Tuesday, November 13, 2012

Symphonic Orangutans

In Japan, families traditionally gather in late December to celebrate the passage of the old year and arrival of the new. True of yearend in most countries, a variety of customs earmark the season and one of those involves the family watching together two or three popular and long-running television shows. The most popular of those has long been the celebrity heavy New Year’s Eve broadcast of  Kôhaku Uta Gassen or Red and White Song Battle. Another late December show that has been wildly popular since its debut in 1979 is Kinchan & Katori Shingo no Zen-Nihon Kasô Taishô, a pantomime contest exhibiting the passion and cleverness of amateur performers. Kasô Taishô translates as something along the lines of “masquerade belly laughs.”

The performers display a fun and often hilarious series of masquerades using precision choreography, goofy ideas, cute kids or clever visualizations. Imagine a parade of sight gags concocted by Monty Python, Terry Gilliam and French film director Michel Gondry and produced by Chuck Barris of The Gong Show. In addition to making their own costumes and props, contestants work hard to create an unusual, weird, wacky and very original idea, bringing it to life in a jaw-dropping performance.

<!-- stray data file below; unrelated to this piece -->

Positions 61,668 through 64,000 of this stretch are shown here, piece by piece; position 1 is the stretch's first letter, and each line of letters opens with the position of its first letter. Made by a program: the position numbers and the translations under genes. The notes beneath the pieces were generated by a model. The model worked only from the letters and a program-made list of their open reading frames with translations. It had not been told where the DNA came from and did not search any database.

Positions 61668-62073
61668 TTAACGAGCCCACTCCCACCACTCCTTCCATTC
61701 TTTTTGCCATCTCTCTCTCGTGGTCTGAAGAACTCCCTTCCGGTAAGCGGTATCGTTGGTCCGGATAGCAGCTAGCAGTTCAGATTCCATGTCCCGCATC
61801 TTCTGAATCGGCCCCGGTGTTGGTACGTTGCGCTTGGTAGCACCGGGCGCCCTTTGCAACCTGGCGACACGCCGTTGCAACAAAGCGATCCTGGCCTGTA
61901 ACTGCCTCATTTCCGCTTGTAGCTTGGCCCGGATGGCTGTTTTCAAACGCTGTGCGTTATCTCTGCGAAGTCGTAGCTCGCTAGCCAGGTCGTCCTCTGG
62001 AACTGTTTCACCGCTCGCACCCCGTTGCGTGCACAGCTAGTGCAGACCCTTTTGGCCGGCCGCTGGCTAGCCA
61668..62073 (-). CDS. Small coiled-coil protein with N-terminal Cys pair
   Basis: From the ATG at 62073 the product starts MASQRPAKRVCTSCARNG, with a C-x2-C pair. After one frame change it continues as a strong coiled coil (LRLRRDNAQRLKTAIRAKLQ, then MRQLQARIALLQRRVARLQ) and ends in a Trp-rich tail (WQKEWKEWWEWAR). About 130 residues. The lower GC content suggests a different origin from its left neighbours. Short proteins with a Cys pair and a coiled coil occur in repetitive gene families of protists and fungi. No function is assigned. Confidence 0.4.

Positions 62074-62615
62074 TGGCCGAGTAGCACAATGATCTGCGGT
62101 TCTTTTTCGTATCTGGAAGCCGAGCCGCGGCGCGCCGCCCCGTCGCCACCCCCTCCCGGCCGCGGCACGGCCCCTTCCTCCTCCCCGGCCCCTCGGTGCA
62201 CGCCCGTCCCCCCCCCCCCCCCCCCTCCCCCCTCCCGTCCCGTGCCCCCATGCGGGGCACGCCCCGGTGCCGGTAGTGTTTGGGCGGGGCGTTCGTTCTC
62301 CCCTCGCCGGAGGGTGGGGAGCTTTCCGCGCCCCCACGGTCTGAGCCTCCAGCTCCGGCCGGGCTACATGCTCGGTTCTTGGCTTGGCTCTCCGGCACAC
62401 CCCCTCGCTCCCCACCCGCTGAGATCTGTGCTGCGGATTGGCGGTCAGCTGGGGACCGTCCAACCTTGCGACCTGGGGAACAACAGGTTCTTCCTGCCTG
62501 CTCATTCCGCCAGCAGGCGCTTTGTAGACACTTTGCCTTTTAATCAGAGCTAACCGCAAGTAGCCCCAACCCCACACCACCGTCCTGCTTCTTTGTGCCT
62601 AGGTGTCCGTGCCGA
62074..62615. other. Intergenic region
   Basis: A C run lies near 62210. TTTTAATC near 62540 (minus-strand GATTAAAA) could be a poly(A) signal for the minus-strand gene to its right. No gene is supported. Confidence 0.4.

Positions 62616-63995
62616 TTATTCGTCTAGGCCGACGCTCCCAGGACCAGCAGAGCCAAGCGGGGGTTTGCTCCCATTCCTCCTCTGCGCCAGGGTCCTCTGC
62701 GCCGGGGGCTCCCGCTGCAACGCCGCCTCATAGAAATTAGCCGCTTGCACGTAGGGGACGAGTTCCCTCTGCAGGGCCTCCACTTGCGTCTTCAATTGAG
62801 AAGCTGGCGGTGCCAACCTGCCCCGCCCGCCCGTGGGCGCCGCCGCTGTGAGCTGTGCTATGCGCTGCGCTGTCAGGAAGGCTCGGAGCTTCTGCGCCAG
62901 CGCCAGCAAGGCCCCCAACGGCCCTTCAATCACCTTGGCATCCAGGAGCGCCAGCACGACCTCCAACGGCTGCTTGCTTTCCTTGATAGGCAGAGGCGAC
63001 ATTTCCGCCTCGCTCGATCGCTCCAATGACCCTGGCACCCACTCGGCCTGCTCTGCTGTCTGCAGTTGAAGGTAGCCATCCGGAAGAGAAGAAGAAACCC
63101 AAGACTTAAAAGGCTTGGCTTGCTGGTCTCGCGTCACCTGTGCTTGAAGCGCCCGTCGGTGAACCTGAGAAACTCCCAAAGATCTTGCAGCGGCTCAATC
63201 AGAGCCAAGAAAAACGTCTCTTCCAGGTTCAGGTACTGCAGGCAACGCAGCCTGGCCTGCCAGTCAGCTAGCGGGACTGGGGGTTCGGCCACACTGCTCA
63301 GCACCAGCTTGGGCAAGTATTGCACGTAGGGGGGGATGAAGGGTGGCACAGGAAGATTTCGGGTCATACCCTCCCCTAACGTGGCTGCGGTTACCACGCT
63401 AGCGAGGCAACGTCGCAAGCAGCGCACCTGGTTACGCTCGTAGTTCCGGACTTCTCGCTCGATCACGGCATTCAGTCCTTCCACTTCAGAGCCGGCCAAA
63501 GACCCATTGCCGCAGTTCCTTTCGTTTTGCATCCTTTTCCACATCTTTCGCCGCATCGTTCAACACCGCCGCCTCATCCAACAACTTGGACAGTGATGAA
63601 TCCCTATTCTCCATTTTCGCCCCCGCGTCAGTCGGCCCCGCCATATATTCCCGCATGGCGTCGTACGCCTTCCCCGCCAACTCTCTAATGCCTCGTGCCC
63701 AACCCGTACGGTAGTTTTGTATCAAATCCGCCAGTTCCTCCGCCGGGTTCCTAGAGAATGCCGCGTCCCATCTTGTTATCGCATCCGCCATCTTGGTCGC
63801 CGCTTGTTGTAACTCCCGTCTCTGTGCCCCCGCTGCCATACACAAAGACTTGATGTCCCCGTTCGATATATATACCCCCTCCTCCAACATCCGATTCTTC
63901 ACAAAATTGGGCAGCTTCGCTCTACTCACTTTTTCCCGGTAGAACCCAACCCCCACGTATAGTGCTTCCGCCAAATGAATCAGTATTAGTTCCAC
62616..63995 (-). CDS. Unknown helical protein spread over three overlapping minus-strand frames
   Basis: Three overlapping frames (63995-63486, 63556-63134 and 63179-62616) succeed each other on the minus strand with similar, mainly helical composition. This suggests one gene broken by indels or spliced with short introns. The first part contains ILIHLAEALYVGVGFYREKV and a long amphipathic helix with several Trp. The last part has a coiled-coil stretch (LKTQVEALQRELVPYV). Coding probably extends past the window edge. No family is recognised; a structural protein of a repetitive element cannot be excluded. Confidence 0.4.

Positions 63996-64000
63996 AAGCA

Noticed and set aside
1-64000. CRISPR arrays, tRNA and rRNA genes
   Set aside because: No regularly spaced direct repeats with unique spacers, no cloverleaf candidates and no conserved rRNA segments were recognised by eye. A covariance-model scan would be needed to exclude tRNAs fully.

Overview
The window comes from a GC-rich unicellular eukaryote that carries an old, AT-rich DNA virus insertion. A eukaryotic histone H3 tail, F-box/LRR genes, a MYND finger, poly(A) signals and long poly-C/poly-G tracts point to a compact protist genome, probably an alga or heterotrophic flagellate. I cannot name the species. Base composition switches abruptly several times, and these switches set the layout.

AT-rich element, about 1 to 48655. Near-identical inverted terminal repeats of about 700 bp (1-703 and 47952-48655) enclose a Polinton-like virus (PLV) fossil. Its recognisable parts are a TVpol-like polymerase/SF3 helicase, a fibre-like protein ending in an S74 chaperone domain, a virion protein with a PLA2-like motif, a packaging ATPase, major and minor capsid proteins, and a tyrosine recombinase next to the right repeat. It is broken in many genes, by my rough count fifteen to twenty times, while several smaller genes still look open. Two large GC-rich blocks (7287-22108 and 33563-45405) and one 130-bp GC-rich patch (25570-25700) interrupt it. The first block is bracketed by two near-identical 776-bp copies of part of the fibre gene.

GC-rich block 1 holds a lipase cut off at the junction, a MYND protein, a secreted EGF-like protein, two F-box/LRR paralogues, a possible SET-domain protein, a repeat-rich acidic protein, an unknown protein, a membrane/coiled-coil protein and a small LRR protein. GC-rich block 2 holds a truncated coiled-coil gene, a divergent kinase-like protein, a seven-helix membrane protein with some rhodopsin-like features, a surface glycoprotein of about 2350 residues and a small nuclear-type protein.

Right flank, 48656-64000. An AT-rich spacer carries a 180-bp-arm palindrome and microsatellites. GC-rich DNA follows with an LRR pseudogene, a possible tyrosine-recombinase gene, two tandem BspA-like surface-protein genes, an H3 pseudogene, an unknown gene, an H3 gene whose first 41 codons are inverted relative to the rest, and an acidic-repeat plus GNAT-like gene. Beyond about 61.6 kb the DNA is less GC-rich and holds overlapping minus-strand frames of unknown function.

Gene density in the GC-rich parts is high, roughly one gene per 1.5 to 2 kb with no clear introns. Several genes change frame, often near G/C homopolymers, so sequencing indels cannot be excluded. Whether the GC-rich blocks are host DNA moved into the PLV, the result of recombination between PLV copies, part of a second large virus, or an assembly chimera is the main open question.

Teams vary in number from individuals to school groups. Celebrity judges in crazy costumes vote at the end of each skit, the total score appearing in an onstage flashing tower of bells and lights. Contestants getting votes above fourteen qualify for big cash prizes but the large number of prizes almost guarantee that everyone is a winner. The top prize is a whopping ¥1 million, almost $12,600.

Have a look at three short examples…



KENDAMA NOTES  (Kendama refers to a cup and ball toy)

1 comment:

  1. I loved the car wash. Actually I loved the conductor and the first one twirling the leaves with his tricks. Good post.


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Oak Hill, Florida, United States
A longtime expat relearning the footwork of life in America